John MacArthur’s At The Throne of Grace proves that point. His prayers, if truely said from the Sunday pulpit as the book claims, is as much about teaching as it is about speaking to God.
Each prayer begins with a brief scripture reading and a devotional - then comes the sample prayer. The prayers are well-written - a pleasure to read; though, as a pastor, I would feel uncomfortable using them in a worship service. Here is a portion of a prayer following a devotional on I John 2:1-19:
Dear Father of lights, with whom there is no variation or shifting shadow,
we confess that You alone are the giver of every good and perfect gift,1
and You have given us so many things,
richly supplying us with things to enjoy.2
And we are reminded by the passage we have just read that
the greatest gift of all is Your Son, Jesus Christ,
who sacriﬁced His very life in order that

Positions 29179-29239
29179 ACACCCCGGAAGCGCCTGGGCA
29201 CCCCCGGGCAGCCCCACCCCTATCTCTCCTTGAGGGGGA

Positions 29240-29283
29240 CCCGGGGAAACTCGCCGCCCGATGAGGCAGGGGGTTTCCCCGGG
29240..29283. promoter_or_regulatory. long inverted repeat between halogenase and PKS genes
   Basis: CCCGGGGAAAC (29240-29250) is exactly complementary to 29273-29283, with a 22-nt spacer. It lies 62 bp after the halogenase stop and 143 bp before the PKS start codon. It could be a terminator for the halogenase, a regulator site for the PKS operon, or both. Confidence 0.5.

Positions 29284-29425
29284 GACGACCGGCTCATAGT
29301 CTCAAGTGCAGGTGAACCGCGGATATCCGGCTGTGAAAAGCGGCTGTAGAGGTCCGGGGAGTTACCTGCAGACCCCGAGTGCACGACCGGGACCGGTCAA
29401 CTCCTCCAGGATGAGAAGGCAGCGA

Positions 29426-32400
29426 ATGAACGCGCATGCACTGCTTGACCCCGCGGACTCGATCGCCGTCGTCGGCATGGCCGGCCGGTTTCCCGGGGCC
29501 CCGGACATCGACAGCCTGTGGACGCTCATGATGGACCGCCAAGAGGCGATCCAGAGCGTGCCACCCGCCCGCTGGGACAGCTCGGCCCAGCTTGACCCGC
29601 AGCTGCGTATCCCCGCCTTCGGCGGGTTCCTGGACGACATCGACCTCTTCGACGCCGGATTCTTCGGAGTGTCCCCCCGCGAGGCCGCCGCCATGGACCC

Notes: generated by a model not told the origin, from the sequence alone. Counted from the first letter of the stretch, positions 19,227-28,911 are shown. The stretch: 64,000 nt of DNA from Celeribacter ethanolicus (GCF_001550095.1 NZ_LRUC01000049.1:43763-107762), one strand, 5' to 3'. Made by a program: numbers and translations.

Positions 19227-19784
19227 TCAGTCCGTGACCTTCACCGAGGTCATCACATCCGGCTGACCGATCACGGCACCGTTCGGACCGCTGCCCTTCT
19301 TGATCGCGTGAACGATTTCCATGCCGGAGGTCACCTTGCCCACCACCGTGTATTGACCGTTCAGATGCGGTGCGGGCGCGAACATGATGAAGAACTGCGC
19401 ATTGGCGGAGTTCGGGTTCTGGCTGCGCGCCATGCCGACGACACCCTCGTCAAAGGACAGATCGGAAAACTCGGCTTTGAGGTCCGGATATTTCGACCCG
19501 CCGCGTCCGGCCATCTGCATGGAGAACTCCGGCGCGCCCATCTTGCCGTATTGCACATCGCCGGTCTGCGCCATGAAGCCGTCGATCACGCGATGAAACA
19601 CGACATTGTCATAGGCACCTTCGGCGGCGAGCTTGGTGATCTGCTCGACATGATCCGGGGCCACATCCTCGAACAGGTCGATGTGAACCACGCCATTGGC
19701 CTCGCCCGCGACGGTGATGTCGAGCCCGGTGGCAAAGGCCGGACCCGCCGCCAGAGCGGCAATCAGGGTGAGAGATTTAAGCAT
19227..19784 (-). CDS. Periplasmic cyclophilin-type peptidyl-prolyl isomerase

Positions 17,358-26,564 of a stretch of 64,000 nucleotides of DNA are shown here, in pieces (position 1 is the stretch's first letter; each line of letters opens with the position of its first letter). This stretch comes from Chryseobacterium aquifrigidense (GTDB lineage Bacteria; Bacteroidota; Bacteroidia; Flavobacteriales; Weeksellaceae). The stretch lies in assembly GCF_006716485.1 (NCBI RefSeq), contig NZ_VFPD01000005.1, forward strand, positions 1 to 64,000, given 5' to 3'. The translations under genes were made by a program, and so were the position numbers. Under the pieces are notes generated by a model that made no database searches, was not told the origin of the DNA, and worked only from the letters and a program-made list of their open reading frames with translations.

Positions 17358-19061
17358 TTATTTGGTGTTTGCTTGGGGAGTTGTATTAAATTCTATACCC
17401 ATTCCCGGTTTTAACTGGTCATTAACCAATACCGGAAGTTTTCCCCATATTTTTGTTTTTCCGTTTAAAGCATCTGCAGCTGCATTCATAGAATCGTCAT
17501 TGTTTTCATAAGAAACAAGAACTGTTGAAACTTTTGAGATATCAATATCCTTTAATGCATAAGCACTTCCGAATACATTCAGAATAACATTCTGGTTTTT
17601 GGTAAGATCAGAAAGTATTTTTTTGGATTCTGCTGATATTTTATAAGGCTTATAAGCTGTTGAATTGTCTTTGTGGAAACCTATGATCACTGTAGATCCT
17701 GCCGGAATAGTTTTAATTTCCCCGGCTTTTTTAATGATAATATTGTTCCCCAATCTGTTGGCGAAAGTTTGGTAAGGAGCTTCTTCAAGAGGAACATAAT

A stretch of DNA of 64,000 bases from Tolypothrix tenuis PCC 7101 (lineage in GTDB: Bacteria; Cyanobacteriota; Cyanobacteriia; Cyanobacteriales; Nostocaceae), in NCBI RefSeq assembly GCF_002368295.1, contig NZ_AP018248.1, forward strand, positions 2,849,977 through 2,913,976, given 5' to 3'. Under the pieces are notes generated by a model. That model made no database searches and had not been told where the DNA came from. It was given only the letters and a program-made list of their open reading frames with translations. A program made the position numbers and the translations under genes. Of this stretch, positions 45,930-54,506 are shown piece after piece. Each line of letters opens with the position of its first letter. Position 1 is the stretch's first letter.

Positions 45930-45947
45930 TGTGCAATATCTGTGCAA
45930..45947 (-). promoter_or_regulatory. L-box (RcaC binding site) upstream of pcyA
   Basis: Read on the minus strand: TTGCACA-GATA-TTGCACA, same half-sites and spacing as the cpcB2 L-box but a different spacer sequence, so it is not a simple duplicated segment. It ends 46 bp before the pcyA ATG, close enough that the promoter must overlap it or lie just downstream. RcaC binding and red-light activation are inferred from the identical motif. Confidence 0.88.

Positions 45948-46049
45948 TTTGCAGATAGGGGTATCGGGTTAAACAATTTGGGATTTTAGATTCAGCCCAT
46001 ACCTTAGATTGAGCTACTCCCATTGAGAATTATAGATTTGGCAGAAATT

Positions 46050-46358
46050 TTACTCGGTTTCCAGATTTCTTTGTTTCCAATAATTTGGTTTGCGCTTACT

we might be freed from sin’s bondage.
Fill our hearts with gratitude, and may our lives
reﬂect overﬂowing thankfulness
so that all who see may honor You.
In the name of Jesus Christ we pray. Amen.
1.James 1:17 2.I Timothy 6:17
The most helpful part of the book is how it has directed my attention to other books on prayer:
Alexander MacLaren, Pulpit Prayers
C H Spurgeon, The Pastor In Prayer
Richard Foster, Sanctuary of the Soul: Journey into Meditative Prayer
Stormie Omartian, Powerful Prayers For Troubled Times
Richard Kriegbaum, Leadership Prayers
Those of the ones that I added to my reading list as a result of starting MacArthur’s book of prayers. Each reader will want to add their own selection as they continue to think about the role prayer will play in their own life.
Do you want to learn to pray? Begin by praying. Then read the prayers of those who have gone before - let them teach us.